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Mum Comes Home To Roost at Last (Sort of)

By John Rolfe

My wife Victoria and I have taken on a boarder here in the New Olde Rolfe Ancestral Home, one that has brought our life together full circle. 


Our boarder is a chicken. 


Freda, a Rhode Island Red hen, is named after my late mother-in-law. The name was not inspired by any personal similarities. Freda (the hen) does not have a British accent nor does she drink tea or smoke Marlboro Light 100’s. Freda (the person) did not have red hair (or feathers for that matter), nor did she cluck or lay eggs, though her serving baked beans at Christmas dinner one year did not go over well with the family. 


The moniker (for the chicken) was merely a tribute.


After Freda the person’s husband (his nickname, ironically, was “Mr. Egghead”) passed away, Victoria and I expected to take her with us when we moved from Long Island to our current home in the Hudson Valley. We reckoned we’d have living quarters for Freda so she could enjoy watching three of her grandchildren grow up. 

Sadly, she passed away before we could hatch our plan in 2000.


Two years ago, with our nest all but empty, Victoria bought six chicks and named them after her mom, her grandmothers (Anna and Elsie), and her aunt (Peggy). The other two (Riley and Marsha Marshmallow) were christened based on their excitable temperament and color, respectively.


This past September, as I took ill with COVID-19, Freda’s comb began to droop. The other hens were attacking her, a sure sign that she, too, was ill. So we quarantined her in our basement. Her gracious accommodations include a bathroom with shower and Jacuzzi, a pull-out sofa bed, and a TV. Though she is ensconced in a cage with ample straw upon which to rest, she does have a view of the TV and she is served treats and snacks.


So there Freda has been for a month or so while we try to figure out what is ailing her and how to remedy it. Her appetite is spotty, she can be lethargic, and she has the runs. I know how she feels. Having battled COVID-19 and recovered, I identify with her plight.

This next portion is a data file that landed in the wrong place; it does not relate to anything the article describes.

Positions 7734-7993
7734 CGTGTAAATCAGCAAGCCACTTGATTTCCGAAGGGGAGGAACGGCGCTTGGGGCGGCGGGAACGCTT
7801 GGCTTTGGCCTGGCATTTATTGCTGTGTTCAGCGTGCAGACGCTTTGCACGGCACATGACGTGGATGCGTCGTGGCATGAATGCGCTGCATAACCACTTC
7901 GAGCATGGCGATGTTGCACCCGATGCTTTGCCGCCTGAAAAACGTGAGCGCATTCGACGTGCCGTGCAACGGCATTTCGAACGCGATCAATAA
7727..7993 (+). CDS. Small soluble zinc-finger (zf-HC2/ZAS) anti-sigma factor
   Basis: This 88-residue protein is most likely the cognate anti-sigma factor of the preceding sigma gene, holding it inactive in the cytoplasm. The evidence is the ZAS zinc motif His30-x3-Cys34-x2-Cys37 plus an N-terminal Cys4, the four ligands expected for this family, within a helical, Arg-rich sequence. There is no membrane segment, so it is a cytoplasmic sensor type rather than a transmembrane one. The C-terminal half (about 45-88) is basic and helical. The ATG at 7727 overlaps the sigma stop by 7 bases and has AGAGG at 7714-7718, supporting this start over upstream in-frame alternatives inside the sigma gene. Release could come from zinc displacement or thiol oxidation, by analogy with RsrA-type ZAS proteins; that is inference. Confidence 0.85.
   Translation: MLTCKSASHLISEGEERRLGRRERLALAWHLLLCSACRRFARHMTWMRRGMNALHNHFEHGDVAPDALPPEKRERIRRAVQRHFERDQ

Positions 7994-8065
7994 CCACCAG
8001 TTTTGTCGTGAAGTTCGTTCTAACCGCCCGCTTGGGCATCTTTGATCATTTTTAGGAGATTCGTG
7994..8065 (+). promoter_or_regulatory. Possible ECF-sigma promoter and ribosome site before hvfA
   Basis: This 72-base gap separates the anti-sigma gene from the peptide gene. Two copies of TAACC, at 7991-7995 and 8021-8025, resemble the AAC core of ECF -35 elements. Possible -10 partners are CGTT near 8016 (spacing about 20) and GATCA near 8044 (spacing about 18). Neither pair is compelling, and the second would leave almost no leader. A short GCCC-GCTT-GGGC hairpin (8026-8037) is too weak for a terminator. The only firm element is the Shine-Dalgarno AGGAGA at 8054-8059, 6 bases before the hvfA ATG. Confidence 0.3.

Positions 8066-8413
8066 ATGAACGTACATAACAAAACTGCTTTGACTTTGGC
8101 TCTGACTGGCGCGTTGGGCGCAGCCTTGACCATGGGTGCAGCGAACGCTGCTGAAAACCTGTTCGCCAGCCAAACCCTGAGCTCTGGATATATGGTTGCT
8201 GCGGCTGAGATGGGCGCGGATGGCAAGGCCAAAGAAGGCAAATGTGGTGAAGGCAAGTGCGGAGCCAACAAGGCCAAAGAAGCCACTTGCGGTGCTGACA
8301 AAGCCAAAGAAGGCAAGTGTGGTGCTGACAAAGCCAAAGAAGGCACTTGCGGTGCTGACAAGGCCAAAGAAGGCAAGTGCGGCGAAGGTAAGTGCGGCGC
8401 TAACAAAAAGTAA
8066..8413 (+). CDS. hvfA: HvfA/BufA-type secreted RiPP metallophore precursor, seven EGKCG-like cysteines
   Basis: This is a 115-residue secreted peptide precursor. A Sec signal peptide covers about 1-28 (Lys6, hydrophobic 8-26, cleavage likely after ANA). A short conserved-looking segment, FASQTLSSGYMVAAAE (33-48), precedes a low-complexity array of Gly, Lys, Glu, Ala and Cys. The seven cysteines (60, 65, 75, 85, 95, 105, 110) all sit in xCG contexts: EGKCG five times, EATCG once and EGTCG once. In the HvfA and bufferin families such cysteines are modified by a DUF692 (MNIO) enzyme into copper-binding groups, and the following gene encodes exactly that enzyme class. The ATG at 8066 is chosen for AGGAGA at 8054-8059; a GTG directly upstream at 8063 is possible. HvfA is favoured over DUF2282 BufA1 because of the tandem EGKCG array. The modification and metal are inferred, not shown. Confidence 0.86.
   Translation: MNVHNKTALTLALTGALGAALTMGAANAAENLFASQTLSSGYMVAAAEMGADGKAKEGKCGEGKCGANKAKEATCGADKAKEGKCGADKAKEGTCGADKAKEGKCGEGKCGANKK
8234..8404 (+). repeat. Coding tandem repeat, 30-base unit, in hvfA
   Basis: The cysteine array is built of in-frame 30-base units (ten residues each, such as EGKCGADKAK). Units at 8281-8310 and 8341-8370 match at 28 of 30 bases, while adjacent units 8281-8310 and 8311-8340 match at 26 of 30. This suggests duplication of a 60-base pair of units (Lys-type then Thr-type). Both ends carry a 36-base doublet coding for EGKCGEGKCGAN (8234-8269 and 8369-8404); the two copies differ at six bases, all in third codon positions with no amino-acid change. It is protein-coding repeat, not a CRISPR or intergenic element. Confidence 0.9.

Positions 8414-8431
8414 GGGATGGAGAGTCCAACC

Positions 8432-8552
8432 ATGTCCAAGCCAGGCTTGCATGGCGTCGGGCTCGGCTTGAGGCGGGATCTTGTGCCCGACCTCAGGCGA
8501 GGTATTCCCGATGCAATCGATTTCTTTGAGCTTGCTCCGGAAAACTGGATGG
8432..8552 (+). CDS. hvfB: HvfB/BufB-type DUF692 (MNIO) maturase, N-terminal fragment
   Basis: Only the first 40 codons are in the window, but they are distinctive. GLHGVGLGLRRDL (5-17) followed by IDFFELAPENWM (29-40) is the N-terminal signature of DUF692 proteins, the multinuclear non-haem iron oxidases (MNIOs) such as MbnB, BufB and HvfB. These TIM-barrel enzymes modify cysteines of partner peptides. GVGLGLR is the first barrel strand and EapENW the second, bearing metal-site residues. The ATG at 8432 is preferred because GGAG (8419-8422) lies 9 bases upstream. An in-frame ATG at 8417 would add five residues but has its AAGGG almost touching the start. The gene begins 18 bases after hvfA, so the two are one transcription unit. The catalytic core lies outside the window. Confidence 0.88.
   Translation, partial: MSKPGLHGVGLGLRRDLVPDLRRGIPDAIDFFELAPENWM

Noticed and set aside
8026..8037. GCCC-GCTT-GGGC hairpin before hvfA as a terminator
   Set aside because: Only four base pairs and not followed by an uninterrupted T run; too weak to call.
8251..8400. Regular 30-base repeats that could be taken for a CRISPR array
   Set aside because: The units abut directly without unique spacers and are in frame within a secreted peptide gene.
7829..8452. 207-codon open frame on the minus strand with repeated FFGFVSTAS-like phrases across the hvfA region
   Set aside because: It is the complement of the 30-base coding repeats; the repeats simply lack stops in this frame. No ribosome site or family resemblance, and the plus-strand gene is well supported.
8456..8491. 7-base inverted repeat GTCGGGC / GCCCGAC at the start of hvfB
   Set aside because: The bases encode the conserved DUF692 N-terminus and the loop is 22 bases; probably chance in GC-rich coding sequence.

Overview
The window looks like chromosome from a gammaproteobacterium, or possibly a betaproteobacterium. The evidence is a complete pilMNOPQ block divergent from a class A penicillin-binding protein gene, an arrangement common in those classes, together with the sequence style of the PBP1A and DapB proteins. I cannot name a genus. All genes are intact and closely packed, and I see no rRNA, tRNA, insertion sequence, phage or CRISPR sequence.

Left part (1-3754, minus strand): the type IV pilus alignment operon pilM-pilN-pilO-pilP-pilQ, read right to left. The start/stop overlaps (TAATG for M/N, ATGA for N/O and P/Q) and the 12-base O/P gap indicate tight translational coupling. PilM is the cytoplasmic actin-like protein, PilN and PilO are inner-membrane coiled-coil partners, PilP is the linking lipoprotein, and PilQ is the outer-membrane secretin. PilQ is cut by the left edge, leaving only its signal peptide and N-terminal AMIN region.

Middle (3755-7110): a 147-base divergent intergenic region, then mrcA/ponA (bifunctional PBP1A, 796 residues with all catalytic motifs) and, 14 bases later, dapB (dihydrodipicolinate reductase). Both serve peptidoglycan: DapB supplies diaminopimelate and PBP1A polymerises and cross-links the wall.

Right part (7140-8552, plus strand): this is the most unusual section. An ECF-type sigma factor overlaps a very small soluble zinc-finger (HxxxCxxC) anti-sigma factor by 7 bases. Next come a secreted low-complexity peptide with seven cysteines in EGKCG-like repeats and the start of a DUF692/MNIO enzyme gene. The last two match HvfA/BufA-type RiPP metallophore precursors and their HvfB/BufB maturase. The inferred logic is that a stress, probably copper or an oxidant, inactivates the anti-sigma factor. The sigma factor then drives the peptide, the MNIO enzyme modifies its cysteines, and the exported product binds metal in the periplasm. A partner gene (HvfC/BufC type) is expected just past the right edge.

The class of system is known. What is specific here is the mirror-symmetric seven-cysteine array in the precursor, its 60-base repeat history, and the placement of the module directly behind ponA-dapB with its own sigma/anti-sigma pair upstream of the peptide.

Chicken care websites say Freda probably has a parasitic or bacterial infection of some kind, so we are treating her with recommended doses of cider vinegar, yogurt, nutritional yeast, banana and mashed pumpkin — not exactly Freda the person’s favorite foodstuffs, but I think of my mum-in-law whenever my wife and I minister to our stricken chicken.


“Good morning, Freda!” I say cheerfully as I uncover her cage. “And how are you today?” I happily chat with her while I serve her breakfast and freshen her water. She doesn’t say much, though, unlike the Freda who wasn’t shy about making her opinions clearly known. 


“I should warn you,” Victoria said before I met Freda (the person) for the first time. “My mother usually doesn’t like my boyfriends.”


Fortunately, Freda and I got along fine and I’m happy to say that my relationship with her feathered counterpart is also amicable although Freda (the chicken) does look at me askance every so often. 


“It seems we are caring for your mother after all,” I said as my wife bathed Freda (the chicken) in lavender-scented Epsom salts and wrapped her in a warm towel before they sat together on the sofa while she (Freda) comfortably dozed. 


“She is stubborn like my mother was,” Victoria replied.


My jury is still out on reincarnation, but it is funny how things work out in this life.


John Rolfe is a former senior editor for Sports Illustrated for Kids, a longtime columnist for the Poughkeepsie Journal/USA Today Network, and author of The Goose in the Bathroom: Stirring Tales of Family Life. His school bus drivin’ blog “Hellions, Mayhem and Brake Failure” is parked on his website ( with the meter running.



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